Are you looking for that big score in your small business? That one great client who has a big budget and wants YOU for regular and profitable work? Life could be so much easier if you didn’t have to hunt down new business all the time. You just run your business knowing you have plenty of work coming in.
Yes, this sounds great. You may be tempted to chase this kind of elusive big score in your small business. But you could be setting yourself up for major problems down the road. Big clients will give you stability and cash flow. But what happens when that big client changes their mind and stops using you? Look at what recently happened to Heinz.
Heinz has been supplying ketchup to McDonald’s for 40 years. But when Heinz hired a new CEO from Burger King they lost McDonald’s business. Heinz is a big company and won’t go broke from this loss. But put yourself in their place. Can your small business lose a major client and still survive?
I’ve talked to entrepreneurs who built their business on a handful of major clients. When they lose one client they suffer huge setbacks. Some have even gone out of business because they couldn’t survive the hit.
You’ve probably been told it’s important to diversify your investments in the stock market and mutual funds. The same logic applies here in your small business.
1. Have a niche, but make it big enough to diversify your business.
Your market niche is the narrow focus you have to identify your target customers. For example, if you have a home cleaning business your customers likely won’t be living in small apartments. You’ll also focus on a specific area of town. But you shouldn’t narrow it down to just a 2-block radius. If most of your business comes from a few or even one client you’ve got all your eggs in a small number of baskets. And if stuff happens your whole business could evaporate. Diversify your business across a variety of clients.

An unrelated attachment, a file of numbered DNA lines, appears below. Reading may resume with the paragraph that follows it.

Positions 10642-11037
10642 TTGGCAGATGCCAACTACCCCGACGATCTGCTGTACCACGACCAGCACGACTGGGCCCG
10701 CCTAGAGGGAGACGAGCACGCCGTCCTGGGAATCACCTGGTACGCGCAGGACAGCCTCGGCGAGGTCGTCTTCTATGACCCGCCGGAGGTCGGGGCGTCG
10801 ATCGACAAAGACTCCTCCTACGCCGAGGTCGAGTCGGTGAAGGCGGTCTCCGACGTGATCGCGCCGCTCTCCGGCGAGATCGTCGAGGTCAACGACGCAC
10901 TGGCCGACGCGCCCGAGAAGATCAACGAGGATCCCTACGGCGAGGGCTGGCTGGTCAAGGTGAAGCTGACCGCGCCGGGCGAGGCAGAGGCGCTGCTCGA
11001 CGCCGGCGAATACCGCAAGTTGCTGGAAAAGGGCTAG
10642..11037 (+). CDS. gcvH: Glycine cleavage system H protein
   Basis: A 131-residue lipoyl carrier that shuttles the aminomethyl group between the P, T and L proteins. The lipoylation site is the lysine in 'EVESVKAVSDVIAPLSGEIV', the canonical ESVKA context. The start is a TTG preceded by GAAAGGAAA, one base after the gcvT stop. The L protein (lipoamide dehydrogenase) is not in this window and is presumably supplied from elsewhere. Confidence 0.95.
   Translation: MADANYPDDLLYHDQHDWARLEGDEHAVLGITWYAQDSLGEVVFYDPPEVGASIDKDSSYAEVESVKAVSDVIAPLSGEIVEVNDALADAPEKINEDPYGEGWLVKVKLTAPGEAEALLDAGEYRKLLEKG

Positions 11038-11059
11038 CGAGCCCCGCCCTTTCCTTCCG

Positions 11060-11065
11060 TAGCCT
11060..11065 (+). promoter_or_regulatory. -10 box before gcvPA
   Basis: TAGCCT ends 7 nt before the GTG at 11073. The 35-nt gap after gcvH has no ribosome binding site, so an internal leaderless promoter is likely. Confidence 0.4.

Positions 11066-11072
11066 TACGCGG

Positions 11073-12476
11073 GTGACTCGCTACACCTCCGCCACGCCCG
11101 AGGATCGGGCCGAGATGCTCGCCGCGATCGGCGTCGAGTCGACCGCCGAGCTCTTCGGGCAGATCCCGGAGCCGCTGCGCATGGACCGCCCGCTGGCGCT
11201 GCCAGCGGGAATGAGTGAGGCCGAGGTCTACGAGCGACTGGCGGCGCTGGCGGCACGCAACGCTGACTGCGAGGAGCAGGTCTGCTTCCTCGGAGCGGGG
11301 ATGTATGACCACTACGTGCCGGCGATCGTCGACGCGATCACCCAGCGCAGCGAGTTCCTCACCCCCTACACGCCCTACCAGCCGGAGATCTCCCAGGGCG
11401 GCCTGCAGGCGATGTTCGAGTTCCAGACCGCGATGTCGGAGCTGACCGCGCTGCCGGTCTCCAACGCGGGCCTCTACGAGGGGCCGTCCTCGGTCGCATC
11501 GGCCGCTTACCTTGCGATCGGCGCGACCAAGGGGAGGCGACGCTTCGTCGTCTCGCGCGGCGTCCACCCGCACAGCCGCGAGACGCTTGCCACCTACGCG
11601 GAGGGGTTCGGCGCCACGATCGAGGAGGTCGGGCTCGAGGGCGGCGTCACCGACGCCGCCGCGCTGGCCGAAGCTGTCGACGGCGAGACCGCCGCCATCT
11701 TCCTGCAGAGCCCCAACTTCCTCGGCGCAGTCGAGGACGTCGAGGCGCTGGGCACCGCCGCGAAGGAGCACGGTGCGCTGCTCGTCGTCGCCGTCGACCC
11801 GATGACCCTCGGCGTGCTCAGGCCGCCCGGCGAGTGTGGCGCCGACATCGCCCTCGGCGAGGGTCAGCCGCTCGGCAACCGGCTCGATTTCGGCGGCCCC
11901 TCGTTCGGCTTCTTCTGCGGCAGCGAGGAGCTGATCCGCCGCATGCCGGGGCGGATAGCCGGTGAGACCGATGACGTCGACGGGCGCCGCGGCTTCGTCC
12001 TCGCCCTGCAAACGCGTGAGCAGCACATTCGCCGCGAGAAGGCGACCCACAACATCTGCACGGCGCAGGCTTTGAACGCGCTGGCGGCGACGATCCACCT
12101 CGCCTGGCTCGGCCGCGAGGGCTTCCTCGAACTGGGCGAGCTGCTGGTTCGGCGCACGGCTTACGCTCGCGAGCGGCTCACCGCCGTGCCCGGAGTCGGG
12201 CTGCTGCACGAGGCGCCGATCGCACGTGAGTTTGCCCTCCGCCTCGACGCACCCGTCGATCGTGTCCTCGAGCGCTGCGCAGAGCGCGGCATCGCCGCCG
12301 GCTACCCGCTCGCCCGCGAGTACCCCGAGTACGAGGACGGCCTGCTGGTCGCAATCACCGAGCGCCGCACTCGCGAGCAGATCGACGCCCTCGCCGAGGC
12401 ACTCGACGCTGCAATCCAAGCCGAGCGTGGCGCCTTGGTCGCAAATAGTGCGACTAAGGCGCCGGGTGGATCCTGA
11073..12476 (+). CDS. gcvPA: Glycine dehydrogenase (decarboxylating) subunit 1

2. Consider what a big client will do to your business.
You’re going to cater to a big client. The good thing about running a small business is that you can be flexible enough to customize your service to meet a big client’s needs. But problems can come when your big client asks you to do something that’s on the margin of your core business. Yes, you can do the job. But you may find your profit margin isn’t what you need.
For example, we had a big client ask is to stain and finish their hardwood floors. That’s not what we do, but we did the job to accommodate them. It turned out okay for us, but we’re careful to make this kind of thing an exception. We don’t plan to turn into a floor finishing company.
You can end up letting your business shift away from your core expertise if you make a lot of exceptions to satisfy a big client.
You will have a lot of advantages if you can land a big client. But make sure you’re the one running your business. Follow your plan for your business. And make sure you stay diversified enough to prosper no matter what happens with any of your clients.